Many dream of being a nanny from the first time they see Mary Poppins as a child, while others take this career path much later in life. It does not matter if you are 20 or 50-years-old, a nanny is a very rewarding career, and certainly one you can always get into. Not to mention, nannies are higher in demand now than ever before, especially since more women hold powerful positions in companies and have their own businesses that they can’t stay away from for long. As long as you are qualified, it will rarely be a challenge to find a nice long-term job.
Are You a Good Fit?
Being a nanny requires a special type of person. Just because you love kids, does not mean that this is the right career change for you. There are many characteristics that make a person a good nanny, a few of these include:
- Patience – Spending 10 to 12 hours with a child can be pretty wearing on your patience. You have to be able to not let things pile up until you explode. Children will push their boundaries and push your buttons; can you handle it?
- Dependable – A nanny is one of the most important career paths. The parent and child are both depending on you to be there. If you are someone who takes a casual sick day so you can go the beach, or because you were out too late the night before, this is not the right career choice for you.
- Trustworthy – It is hard for a parent tot rust their child with someone else. Some trust may need to be earned, but you must never do anything to lose it. Forgive and forget does not apply when it comes to a child.
- Organized – It does not matter if you are taking care of one child or a few; you have to be organized and able to multitask. There are appointments, schedules, events and allergies to keep track of, and you often have to be in two places at one time.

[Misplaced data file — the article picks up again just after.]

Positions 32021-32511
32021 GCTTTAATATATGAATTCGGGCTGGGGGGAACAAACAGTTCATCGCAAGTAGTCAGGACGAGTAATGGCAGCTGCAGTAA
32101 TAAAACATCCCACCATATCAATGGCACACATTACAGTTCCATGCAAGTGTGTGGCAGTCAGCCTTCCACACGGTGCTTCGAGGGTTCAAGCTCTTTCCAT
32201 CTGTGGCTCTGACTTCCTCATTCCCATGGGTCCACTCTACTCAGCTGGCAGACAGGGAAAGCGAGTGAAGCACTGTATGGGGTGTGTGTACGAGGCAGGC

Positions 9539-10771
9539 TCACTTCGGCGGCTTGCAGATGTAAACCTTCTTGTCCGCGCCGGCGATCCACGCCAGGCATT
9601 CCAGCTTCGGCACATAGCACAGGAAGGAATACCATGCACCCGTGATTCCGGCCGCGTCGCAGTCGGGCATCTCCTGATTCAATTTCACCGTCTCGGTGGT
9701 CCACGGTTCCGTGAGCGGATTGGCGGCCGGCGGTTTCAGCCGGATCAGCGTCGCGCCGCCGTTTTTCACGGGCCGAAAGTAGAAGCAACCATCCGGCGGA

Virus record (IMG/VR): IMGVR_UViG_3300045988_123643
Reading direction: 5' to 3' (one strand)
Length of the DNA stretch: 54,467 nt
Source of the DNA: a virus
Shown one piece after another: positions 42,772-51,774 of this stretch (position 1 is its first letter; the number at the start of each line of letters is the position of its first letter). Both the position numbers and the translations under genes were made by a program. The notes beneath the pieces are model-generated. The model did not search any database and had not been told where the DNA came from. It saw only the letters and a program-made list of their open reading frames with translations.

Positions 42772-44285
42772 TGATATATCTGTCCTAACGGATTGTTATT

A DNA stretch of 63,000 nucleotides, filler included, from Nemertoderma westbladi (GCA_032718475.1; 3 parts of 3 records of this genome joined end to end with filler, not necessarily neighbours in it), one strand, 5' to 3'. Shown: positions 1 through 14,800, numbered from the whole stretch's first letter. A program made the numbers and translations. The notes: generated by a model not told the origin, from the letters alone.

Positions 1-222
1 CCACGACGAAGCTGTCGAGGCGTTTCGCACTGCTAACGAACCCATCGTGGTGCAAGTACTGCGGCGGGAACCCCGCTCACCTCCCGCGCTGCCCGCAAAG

- Good Listener – This doesn’t only apply to the child, but the parent as well. You have to listen to instructions and respect a parent’s wishes. You also need to be able to listen and understand what a child is telling you, even when at first, all you hear is whining and yelling, accompanied by a lot of tears.
Are You Willing to Be Educated?
Unlike a nurse, there is not an actual licensing program to become a nanny, but there are other ways to make yourself more qualified for the career. Child education and development courses always look exceptional on a resume, as does at least a basic college education. Keep in mind that you will likely be required to help with homework, if caring for older children, so if you haven’t been in school for a long time, a few refresher courses could be beneficial.
Most importantly though, nearly every parent will ask you if you are trained in first-aid and CPR. If you’re not, you better be willing to take this brief workshop somewhere.
Do You Have a Clean Criminal Record?
Put yourself in the parent’s shoes; would you hire someone to spend countless hours with your child without doing a background check? Probably not! If you don’t have a clear record, this is probably not going to be a career choice you should be pursuing, as you will have a hard time getting hire. Most parents will do a county, state and national check, as well as investigate sex offender lists, judgments, tax liens, credit check, college education and driving record. If you think you will just lie really well during the interview process, rest assured that there is little chance that potentially negative findings will just slip by.